She drew applause when she praised Williams for calming a riled-up audience that booed the US Open outcome to refocus the momenton Osaka's victory.
In an interview with The Project, which will air on Sunday on Network Ten, Williams defended her initial claim that she was not being coached.
The Care2 petition makes the same case Williams did after her loss to Osaka - that umpires are far more lenient with male competitors who similarly violate the rules.
Serena Williams of the United States picks up her smashed racket during her Women's Singles finals match in NY, on September 8.
"I feel it's really important to stand up for what you believe in", Williams said, "especially if it can affect the future and affect a lot of people in the future". The umpire's decision to penalise her for code violations has sparked debate over sexism in tennis, overshadowing Naomi Osaka's win.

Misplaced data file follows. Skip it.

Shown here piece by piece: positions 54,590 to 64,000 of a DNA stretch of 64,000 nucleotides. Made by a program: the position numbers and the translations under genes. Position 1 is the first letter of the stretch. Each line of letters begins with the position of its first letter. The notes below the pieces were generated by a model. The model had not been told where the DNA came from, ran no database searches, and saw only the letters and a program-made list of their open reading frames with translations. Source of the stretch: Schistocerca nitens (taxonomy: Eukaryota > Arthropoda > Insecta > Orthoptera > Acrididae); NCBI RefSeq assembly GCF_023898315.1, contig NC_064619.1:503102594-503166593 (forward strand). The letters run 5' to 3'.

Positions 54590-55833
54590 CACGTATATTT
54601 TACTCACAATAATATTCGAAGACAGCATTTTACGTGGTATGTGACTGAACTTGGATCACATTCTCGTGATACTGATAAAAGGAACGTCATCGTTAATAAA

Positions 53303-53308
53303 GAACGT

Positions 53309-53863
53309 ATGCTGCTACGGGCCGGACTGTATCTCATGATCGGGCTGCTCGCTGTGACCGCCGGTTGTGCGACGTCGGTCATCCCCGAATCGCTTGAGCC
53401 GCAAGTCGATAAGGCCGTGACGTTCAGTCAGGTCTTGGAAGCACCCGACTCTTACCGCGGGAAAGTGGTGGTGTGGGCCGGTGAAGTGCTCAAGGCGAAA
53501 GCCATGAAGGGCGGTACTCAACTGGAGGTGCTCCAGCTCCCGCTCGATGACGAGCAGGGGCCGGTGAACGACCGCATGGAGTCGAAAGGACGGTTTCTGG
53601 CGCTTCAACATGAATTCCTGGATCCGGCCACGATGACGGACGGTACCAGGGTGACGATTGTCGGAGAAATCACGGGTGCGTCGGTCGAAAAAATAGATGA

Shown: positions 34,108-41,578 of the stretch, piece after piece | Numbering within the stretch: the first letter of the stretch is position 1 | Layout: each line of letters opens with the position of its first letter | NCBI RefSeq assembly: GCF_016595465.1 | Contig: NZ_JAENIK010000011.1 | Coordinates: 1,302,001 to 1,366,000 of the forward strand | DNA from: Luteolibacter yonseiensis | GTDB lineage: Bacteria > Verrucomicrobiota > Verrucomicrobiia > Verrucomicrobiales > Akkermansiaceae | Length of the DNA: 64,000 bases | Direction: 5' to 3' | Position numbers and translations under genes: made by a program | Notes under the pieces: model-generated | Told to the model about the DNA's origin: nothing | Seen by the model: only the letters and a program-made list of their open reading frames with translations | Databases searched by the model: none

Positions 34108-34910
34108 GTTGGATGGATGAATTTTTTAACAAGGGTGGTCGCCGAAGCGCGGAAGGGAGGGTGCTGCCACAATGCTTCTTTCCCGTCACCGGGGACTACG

The president of the United States Tennis Association, Katrina Adams, and Women's Tennis Association CEO Steve Simon were among the most vocal backers of Williams claims of sexism against Ramos. "Coaching on every point should be allowed in tennis".
"I don't think you can win a Grand Slam and not be confident in yourself, but that's not my immediate mindset". Speaking before this week's Pan Pacific Open, she grinned: "I'm kind of notorious - I'm not that great at trophy ceremonies". The issues began during the second set when Serena's coach, Patrick Mouratoglou, was caught giving her hand signals.
Strycova also hinted that she found it unusual for the WTA Tour and US Tennis Association to release statements in support of Williams. I mean, I don't think she looked at me so that's why she didn't even think I was, ' he told ESPN.
"I didn't get coaching", Williams said multiple times.
As a brand ambassador for the Japanese carmaker, the 20-year-old Grand Slam champion will appear in global promotions and advertising which will support her as a rising tennis star, the company said in a statement. "I have never cheated in my life!" When are you going to give me my apology?
But former professional umpire Richard Ings reckons Ramos is likely to put in a request that he not be.